with Shortage Subject
The Journey to Teacher
Ceri Matthias – BMG Research
Table of figures 3
Background and methodology 4
Summary of findings 6
Use of support 7
Information channel requirements 7
Social media 10
Satisfaction and considerations on missing support 10
Access to experience in a school 12
Demand for peer insights 12
Barriers and concerns 13
Behaviour management 14
Choice of route 15
Choice of School Direct school/provider 16
Comparisons by subject and life-stage 16
Encouraging earlier applications 17
The journey in stages 18
Conclusions and considerations 22
Table of figures
Figure 1: Word Cloud - the journey in one word. (Source: Wordle. Sample: 118
Background and methodology
This research brief summarises the results of the final phase of the two-year ‘Needs and
Demands’ research contract delivered by BMG Research on behalf of the National
College for Teaching & Leadership (NCTL). This contract was largely qualitative in its
methodology but was conceived to be flexible with the aim of exploring the needs,
demands and motivations of NCTL’s audiences and stakeholders through a time of
significant change, 2012-2014.
In this final phase, from autumn 2013 to spring 2014, the audience consulted were
teaching candidates, and primarily shortage-subject candidates, to explore their needs
and demands in some depth. The research aimed to develop NCTL’s understanding of
the journey into teacher training and how this is experienced by shortage candidates,
including the triggers of interest in teaching, the way candidates progress from interest to
making an application for training, and the types of barriers and challenges encountered
on the journey. The research also sought to deepen understanding of School Direct
routes (salaried1 and fee-paying2), which were introduced on a national basis for the first
time in 2013/14. The sample for the study was primarily made up of applicants who
began training in autumn 2013 and as such they were well-placed to offer a snapshot of
how these new routes to teacher training were viewed and experienced in their first full
year of operation.
Four methodologies were applied and full detailed findings are available in three separate
1. Careers Fairs Exit Survey: Short, structured exit-interviews were conducted with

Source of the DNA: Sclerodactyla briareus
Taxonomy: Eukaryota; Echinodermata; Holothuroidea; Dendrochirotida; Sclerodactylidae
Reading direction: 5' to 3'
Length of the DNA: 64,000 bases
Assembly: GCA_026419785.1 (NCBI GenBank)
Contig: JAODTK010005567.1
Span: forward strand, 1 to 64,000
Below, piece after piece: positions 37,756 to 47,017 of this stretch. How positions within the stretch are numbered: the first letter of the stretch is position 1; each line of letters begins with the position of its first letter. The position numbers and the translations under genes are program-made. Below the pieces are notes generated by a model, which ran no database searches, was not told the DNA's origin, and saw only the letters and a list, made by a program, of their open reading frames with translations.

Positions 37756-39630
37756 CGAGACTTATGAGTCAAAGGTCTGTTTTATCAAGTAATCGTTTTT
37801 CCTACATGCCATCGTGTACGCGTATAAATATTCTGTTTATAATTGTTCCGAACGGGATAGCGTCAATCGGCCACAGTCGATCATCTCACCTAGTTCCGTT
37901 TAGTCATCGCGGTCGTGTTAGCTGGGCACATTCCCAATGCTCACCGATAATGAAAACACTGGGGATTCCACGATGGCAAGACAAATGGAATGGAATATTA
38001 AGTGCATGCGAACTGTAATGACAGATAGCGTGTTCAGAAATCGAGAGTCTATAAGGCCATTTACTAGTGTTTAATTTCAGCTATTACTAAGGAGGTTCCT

73 visitors to NCTL’s stand at four careers fairs in October-November 2013.
2. Online Survey of GTTR Applicants: An online survey of applicants to university-led
training via graduate teacher training registry (GTTR) was undertaken in January
2014, generating 418 completed returns. Of these, 132 were shortage subject
candidates and 276 were successful in their application. This element was
undertaken primarily to establish a sample frame of applicants for the qualitative
research, supplementing NCTL’s database of consenting registrants. The
opportunity was taken to extend this into a short survey to offer some quantitative
insights on the journey to teacher training.
3. Qualitative Research with Shortage Subject Teaching Candidates: In-depth
qualitative interviews were undertaken with 90 teacher training candidates,
including 60 on initial teacher training (ITT) and 30 not on ITT who were able to
1 School Direct salaried is aimed at graduates who have been working for around 3 years and enables
them to earn a salary during their training.
2 School Direct fee-paying is
discuss challenges and barriers. Also five focus groups were conducted online, a
group each with candidates in the subjects of maths, physics, and computer
science, a further group of other shortage subjects (mixed) and one group of non-
shortage candidates for comparison. Overall, 118 candidates were consulted
through the depth interviews and online groups, undertaken by BMG Research
between January and April 2014.
Summary of findings
The journey from interest to application for shortage subject candidates is highly variable.
It varies in length from weeks to years, and in the points at which candidates experience
motivation or challenge. Students3 appear to begin their journey at a similar time of year,
and are most likely to apply in the autumn, but career changers and finders are prompted
to explore options by a wider range of circumstances, and hence begin at different times.
There is also no homogenous approach taken by candidates; some of whom are highly
proactive (e.g. reading around the subject and exploring all possible options) while others